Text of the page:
I will be blunt and honest: This book did not live up to my expectations. Not because it wasn't good, it was. In terms of quality, I would say it is about as good as Dragons of a Fallen Sun, which I thought was very good, but not great. One problem I had about Dragons of a Fallen Sun was that although it was a good, complicated and many-faceted story, but it only tickled my curiosity about the what I see as the *real* story: The story about what is really going on with Mina, the dead, the One God, Tasslehoff and the Time Travel Device. I accepted that, thinking the answers would be delved upon more deeply in Dragons of a Lost Star.

Alas, that was not to be. I was annoyed by the authors always hinting about Tas and his time travel, always hinting about the One God; but very rarely giving some more substantial hints.

The book starts well. The very tense situation at the end of the first book in the trilogy is capitalized upon, as the Citadel of Light and Silvanost are attacked, and the defense of Qualinost is prepared. Of great interest was Palin and Tas going to Dalamar, who had teleported the Tower of High Sorcery in Palanthas to Nightlund at the start of the Fifth Age. Maybe there finally I would get some answers.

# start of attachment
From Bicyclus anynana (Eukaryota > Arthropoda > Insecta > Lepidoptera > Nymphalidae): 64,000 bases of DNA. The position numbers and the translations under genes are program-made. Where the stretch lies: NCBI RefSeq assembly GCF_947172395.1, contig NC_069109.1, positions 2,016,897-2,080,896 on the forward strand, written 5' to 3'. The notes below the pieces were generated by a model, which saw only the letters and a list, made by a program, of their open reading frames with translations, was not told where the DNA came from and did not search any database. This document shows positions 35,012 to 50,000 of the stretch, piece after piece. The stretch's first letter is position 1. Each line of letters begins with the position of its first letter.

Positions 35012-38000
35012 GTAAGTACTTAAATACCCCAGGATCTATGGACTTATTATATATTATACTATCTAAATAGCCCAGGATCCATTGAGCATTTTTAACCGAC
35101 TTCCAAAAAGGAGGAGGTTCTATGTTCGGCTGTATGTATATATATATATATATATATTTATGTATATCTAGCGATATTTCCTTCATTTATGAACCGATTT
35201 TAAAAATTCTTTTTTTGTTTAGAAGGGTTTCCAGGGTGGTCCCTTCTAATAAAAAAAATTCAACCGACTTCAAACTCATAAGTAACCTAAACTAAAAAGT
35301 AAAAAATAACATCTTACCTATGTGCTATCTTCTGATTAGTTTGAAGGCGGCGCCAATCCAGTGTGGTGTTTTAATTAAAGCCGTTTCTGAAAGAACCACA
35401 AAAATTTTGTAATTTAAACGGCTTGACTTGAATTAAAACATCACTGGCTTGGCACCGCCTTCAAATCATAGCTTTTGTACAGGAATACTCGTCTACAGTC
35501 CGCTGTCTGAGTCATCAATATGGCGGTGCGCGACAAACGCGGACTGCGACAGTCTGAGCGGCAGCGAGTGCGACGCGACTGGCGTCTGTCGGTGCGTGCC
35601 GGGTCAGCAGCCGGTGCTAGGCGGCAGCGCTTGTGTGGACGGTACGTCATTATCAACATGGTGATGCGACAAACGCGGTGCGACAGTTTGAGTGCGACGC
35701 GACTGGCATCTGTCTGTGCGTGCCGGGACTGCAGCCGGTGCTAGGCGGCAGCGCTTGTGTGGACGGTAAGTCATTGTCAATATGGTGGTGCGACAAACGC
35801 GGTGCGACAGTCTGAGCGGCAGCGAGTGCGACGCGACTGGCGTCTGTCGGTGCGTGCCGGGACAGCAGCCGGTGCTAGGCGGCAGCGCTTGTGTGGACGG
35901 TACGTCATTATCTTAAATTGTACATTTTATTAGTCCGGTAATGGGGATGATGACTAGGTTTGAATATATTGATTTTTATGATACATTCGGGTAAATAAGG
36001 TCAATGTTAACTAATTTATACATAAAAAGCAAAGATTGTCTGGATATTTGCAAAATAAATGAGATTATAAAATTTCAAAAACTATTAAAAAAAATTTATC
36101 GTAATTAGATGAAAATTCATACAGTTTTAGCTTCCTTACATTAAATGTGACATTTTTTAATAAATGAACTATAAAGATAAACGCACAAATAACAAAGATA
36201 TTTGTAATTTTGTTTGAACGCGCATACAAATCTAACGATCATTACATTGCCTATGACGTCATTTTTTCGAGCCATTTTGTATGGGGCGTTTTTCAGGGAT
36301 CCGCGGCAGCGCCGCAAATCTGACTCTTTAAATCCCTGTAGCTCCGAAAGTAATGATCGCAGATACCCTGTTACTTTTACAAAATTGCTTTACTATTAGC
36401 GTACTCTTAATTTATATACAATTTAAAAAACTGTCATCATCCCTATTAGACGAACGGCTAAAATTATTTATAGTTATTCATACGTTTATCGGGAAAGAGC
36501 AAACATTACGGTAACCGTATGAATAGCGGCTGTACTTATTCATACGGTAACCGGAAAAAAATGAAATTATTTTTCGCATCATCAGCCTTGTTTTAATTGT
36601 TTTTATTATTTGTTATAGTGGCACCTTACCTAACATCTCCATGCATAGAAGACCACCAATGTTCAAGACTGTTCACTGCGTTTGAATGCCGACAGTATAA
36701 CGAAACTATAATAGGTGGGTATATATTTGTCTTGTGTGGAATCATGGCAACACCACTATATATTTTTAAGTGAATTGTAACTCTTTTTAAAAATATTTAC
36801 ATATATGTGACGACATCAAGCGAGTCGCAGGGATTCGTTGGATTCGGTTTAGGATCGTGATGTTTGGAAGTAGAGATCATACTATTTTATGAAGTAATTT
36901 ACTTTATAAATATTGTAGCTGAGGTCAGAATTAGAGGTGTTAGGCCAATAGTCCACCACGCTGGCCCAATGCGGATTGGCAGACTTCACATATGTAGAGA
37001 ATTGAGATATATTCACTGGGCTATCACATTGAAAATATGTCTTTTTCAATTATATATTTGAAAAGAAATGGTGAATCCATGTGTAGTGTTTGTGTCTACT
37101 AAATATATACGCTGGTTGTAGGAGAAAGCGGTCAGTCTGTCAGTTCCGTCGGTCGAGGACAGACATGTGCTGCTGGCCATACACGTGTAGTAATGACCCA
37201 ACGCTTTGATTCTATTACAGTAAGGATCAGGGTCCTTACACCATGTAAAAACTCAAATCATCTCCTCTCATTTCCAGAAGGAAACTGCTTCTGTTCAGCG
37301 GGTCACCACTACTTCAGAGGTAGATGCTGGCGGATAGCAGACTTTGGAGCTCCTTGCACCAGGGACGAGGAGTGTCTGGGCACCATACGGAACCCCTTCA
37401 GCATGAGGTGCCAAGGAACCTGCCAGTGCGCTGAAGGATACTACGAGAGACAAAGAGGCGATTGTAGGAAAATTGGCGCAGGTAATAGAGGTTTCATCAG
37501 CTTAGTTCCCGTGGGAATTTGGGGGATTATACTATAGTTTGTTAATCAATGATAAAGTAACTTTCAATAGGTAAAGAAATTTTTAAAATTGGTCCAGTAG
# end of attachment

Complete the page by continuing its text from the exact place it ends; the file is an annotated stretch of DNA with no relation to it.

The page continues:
After the first chapters of excitement and interest, the book kind of ran out of steam, and had some plot twists I didn't much care for. In Dragons of Summer Flame, the good guys couldn't do anything. Everything went according to the bad guys' plans. In Dragons of a Fallen Sun, Tas, with very important information, is ignored by everyone for a long time. When I read the section in Dragons of a Lost Star when Gerard was getting ready to fly to Solanthus, I prayed that the story wouldn't slow down by him being mistaken for a Dark Knight by the Knights in Solamnia, but of course I was praying in vain; he was arrested even though the story didn't benefit from it. Bad guy Mina's plans were never thwarted, I would much have preferred it if her forces at least had to fight for their victory in the battle of Solanthus against a larger number of Knights who managed to stay relatively calm and disciplined. I was also annoyed by Silvanoshei being such a puppet, but that is a more complicated issue I will get back to.